Sunday, October 26, 2008

Heartwarming Tale of the Heartland

Dewey: The Small-Town Library Cat Who Touched the World by Vicki Myron and Brett Witter is part memoir, part history lesson, and part tearjerker. But it's all heart. I wasn't sure what to expect from this, a biography of a cat-turned-library-mascot-turned-international-symbol, but it wasn't the rich, complex story I found. I expected heartwarming reminiscences, sure, and those are present in abundance. Myron weaves together three storylines: the farm crisis of the 1980s and deaths of small midwestern towns, her own personal memoir, and the story of Dewey, a little kitten stuffed into the Spencer, Iowa library's book return slot on the coldest night of the year. Dewey anchors the other two stories, giving them both needed anchoring and a focused perspective. As the story begins, Spencer, Iowa is facing the fate of similar small towns across the Midwest: when the biggest employer pulls out of town at the time the farm crisis has multigenerational farm families selling up or declaring bankruptcy, the writing is on the wall. But Spencer, like the tiny frozen kitten, fights to survive. Dewey becomes a symbol for Spencer, first increasing library attendance by people in hard times who need something good in their lives (and he's a perfect library cat, always seeking the affection of those who need him most), then gaining regional, national, and even international fame.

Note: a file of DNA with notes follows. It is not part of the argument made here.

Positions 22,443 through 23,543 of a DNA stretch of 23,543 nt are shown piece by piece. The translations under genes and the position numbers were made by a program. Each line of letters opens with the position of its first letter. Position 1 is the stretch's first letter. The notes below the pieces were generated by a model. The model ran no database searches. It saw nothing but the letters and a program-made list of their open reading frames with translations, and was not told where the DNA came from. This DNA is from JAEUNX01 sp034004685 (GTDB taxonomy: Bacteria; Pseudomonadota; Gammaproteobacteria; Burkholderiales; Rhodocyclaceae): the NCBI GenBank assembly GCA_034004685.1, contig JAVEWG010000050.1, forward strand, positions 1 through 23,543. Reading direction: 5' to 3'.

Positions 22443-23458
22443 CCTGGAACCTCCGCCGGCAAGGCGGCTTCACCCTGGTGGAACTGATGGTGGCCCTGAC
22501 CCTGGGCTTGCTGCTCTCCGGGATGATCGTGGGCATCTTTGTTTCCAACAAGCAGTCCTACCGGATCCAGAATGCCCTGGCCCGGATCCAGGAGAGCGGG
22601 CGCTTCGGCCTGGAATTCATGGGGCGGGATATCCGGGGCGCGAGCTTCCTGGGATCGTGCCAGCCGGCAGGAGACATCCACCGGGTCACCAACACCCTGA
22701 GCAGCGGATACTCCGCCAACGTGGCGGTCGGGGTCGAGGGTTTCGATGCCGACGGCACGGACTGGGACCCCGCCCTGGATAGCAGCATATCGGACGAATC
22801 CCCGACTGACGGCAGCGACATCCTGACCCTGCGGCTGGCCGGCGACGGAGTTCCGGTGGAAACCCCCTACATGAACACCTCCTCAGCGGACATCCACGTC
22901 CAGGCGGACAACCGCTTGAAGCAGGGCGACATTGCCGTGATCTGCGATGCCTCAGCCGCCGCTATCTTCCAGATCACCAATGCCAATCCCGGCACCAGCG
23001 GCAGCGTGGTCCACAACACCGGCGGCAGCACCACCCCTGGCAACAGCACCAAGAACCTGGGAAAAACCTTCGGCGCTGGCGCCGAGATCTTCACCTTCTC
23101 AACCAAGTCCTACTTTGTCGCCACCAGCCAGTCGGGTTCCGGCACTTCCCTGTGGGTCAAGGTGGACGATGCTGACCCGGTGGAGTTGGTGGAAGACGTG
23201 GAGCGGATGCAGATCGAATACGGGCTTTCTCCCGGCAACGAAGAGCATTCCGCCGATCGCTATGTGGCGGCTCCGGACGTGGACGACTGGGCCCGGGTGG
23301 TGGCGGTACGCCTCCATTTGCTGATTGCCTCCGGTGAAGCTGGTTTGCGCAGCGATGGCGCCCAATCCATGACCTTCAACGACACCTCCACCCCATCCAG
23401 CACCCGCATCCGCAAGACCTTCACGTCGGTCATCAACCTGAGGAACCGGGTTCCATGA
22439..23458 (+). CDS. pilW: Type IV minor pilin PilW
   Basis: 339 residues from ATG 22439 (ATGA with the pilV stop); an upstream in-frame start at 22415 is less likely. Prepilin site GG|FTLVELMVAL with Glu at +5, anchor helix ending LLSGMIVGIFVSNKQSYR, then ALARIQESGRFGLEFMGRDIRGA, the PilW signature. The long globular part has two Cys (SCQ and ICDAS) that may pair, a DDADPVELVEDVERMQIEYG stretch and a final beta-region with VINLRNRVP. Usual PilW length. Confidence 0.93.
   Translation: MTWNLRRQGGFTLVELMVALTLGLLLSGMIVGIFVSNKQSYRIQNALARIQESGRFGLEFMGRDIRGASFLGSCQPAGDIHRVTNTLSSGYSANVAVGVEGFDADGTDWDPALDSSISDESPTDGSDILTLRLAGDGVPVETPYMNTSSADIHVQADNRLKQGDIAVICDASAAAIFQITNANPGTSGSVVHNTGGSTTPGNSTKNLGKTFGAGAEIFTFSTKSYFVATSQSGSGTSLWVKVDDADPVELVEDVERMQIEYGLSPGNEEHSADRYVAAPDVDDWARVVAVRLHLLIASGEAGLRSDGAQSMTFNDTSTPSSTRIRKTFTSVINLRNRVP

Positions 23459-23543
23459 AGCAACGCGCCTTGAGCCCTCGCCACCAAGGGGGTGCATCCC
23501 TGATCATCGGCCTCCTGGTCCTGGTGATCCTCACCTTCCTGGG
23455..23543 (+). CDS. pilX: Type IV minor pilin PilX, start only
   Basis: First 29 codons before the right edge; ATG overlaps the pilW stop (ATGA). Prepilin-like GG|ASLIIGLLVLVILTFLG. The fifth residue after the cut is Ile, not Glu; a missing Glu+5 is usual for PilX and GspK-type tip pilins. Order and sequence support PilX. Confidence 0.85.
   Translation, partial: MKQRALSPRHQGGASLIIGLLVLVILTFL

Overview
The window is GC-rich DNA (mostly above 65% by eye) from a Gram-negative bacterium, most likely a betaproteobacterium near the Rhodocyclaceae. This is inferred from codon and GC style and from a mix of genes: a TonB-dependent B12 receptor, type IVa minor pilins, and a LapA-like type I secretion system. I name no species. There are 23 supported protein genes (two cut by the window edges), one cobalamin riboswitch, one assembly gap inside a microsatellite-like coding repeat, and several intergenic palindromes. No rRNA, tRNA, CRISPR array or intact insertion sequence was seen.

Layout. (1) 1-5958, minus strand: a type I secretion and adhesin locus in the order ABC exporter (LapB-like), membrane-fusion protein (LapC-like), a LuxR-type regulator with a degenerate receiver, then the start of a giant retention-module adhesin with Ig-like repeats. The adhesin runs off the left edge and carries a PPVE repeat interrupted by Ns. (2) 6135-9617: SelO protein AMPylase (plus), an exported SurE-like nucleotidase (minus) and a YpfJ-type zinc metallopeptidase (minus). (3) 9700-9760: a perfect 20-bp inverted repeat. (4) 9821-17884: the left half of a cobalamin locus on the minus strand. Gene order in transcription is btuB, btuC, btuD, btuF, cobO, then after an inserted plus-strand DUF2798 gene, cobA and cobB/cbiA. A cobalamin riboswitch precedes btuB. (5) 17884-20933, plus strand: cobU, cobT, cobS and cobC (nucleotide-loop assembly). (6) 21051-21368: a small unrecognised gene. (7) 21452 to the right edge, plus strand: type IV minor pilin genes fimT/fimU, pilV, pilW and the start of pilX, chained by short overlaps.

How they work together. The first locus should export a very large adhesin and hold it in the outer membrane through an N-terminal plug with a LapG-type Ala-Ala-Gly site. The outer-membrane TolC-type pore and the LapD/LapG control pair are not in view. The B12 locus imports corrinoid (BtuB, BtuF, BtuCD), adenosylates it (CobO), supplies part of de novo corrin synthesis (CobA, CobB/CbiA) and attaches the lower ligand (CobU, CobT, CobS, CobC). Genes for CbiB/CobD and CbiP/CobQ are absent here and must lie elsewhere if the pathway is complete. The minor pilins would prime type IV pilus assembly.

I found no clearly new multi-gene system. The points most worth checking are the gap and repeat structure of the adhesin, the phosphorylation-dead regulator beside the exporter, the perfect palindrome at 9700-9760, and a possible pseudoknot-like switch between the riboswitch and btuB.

VIcki's story is a tough one to read: divorced from an alcoholic husband, with a small child to support, with health problems that will have you shaking your fist in the general direction of the idiot doctors who made her conditions worse, eventually trying to communicate with a combative teenager. But she's not whiny or self-indulgent. In fact, the whole book has the air of midwestern values: plainspoken, making the best of what you have. She garners sympathy without drama, and I'm glad she had Dewey to support her through her ordeals. Watching her grow in confidence as she finishes her education, relates to her daughter, stands up for Dewey (when the board suggests retiring Dewey when he's no longer young and cute, I wanted to catch a flight out there and smack them) is inspirational. She takes what she has and makes it better where possible.

The mini-history of Spencer (and through it, the whole region) was fascinating. The farm crisis is brought to vivid life, and the way small towns change to survive (some welcoming endless strip malls or undesirable industry, others struggling to maintain the small-town way of life) is illustrated well. The library, under Vicki's direction and with Dewey's help, becomes a strong community center: a place where the downtrodden can look for jobs, acquire new skills, and just enjoy a few minutes of unconditional love. Vicki doesn't overstate Dewey's influence; in fact, when an interviewer asks her for the "deeper meaning" of Dewey, she refuses to give an answer. But the entire book illustrates Dewey's impact on Vicki, on the town of Spencer, and on the psyches of those who cling to his story of hope, loyalty, and survival. A beautiful read.

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